Objective: To determine if distinct muscle pathologic features exist in scleroderma subjects with weakness.
Methods: This retrospective study included weak scleroderma subjects with muscle biopsies available for review. Biopsies were systematically assessed for individual pathologic features, including inflammation, necrosis, fibrosis, and acute neurogenic atrophy. Based on the aggregate individual features, biopsies were assigned a histopathologic category of polymyositis, dermatomyositis, necrotizing myopathy, nonspecific myositis, "acute denervation," "fibrosis only," or "other." Clinical data analyzed included autoantibody profiles, scleroderma subtype and disease duration, Medsger muscle severity scores, creatine kinase, electromyography, and muscle magnetic resonance imaging.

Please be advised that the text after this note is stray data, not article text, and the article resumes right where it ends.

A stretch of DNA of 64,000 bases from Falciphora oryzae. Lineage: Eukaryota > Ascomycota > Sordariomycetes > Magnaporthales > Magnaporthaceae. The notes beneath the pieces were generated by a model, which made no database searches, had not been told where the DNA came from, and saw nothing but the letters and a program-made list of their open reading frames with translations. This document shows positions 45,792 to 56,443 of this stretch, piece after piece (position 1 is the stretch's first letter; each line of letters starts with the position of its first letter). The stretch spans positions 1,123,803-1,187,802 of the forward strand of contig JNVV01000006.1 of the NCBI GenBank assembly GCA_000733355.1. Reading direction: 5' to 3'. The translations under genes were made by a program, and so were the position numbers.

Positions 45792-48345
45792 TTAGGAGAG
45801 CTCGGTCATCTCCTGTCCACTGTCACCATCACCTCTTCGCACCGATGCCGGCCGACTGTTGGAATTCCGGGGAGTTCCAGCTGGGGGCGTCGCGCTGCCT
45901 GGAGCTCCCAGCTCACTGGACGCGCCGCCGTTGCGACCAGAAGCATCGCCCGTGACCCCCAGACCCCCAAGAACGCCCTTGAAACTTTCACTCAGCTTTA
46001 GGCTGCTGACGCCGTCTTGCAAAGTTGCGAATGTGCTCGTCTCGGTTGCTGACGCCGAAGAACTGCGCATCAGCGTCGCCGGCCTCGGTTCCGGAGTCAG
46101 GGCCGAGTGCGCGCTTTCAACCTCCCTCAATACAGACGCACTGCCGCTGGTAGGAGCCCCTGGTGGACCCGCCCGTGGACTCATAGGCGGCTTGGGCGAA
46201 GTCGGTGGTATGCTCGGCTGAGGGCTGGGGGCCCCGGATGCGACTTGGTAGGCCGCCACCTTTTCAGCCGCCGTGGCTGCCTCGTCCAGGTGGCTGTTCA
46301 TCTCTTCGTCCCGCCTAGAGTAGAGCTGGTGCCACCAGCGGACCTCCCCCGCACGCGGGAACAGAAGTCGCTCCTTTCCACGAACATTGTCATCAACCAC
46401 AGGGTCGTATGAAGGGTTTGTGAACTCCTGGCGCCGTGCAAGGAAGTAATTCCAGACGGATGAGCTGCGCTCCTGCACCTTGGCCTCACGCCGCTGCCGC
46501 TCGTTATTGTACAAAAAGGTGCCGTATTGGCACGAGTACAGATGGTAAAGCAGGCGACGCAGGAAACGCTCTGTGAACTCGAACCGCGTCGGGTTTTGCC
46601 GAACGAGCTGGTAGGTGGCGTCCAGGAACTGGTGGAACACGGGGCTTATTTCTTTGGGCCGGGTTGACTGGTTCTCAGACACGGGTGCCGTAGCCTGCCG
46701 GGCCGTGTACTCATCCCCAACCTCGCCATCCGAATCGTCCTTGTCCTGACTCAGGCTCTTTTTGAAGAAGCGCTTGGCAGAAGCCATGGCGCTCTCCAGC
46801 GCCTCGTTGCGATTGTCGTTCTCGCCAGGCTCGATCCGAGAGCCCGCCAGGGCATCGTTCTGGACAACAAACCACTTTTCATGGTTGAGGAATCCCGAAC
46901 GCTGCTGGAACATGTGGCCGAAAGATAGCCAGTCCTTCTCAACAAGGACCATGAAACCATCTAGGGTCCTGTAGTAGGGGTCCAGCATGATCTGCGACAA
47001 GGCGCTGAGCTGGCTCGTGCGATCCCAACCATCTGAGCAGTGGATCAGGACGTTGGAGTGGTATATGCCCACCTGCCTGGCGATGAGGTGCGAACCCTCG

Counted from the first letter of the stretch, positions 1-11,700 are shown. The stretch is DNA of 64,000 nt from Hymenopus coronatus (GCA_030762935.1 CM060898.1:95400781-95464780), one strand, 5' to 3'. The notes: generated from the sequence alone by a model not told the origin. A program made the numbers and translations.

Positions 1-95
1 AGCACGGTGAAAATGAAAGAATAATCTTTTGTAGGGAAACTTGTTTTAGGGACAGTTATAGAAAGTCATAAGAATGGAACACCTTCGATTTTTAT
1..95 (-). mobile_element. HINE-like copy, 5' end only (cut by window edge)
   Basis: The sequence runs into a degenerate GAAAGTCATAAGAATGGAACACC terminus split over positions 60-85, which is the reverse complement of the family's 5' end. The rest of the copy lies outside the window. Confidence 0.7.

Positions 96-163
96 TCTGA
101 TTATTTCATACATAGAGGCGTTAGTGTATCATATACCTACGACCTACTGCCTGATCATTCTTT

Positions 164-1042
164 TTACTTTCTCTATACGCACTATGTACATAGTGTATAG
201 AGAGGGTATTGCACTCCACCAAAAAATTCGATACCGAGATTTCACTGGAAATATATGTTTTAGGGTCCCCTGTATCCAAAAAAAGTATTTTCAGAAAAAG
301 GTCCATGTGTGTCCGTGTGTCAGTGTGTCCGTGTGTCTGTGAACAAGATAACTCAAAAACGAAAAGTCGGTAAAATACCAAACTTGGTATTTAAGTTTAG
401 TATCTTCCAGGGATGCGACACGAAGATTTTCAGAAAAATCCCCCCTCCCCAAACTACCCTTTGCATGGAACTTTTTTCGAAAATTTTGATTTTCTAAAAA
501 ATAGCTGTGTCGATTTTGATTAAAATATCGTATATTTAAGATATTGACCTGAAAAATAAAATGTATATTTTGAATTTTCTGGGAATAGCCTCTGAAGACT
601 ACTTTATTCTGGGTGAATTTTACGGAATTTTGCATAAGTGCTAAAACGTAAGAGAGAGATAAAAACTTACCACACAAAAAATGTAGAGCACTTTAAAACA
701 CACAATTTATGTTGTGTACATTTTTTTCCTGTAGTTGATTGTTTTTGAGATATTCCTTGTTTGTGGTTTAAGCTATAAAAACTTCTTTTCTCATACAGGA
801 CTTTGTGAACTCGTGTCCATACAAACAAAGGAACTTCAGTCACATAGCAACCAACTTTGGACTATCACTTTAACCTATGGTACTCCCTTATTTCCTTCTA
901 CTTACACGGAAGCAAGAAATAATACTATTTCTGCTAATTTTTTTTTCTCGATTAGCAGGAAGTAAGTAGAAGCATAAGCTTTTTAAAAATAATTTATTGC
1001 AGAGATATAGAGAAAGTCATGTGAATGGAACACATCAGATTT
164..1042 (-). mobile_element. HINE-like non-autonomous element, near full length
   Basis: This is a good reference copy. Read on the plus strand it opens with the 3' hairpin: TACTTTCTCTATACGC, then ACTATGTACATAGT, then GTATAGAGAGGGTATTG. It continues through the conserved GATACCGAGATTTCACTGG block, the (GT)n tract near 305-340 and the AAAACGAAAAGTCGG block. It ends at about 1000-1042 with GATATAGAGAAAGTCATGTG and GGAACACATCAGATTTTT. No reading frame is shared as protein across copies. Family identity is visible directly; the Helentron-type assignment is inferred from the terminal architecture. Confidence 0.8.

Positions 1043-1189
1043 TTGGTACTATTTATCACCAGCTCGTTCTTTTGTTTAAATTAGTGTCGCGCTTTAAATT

Results: A total of 42 subjects (79% female and 64% diffuse scleroderma) were included in this study. Necrosis (67%), inflammation (48%), acute neurogenic atrophy (48%), and fibrosis (33%) were the most prevalent pathologic features. The presence of fibrosis was strongly associated with anti-PM-Scl antibodies. Histopathologic categories included nonspecific myositis (36%), necrotizing myopathy (21%), dermatomyositis (7%), "acute denervation" (7%), "fibrosis only" (7%), and polymyositis (5%). Disease duration of scleroderma at the time of muscle biopsy was shorter in polymyositis than other histopathologic categories. Patients with anti-PM-Scl and Scl-70 antibodies also had a shorter disease duration than those with other autoantibody profiles.
Conclusion: Nonspecific myositis and necrotizing myopathy were the most common histopathologic categories in weak scleroderma subjects. Surprisingly, nearly half of the subjects studied had histologic evidence of acute motor denervation (acute neurogenic atrophy); this has not been previously reported. Taken together, these observations suggest that a variety of pathologic mechanisms may underlie the development of myopathy in scleroderma.
© 2015, American College of Rheumatology.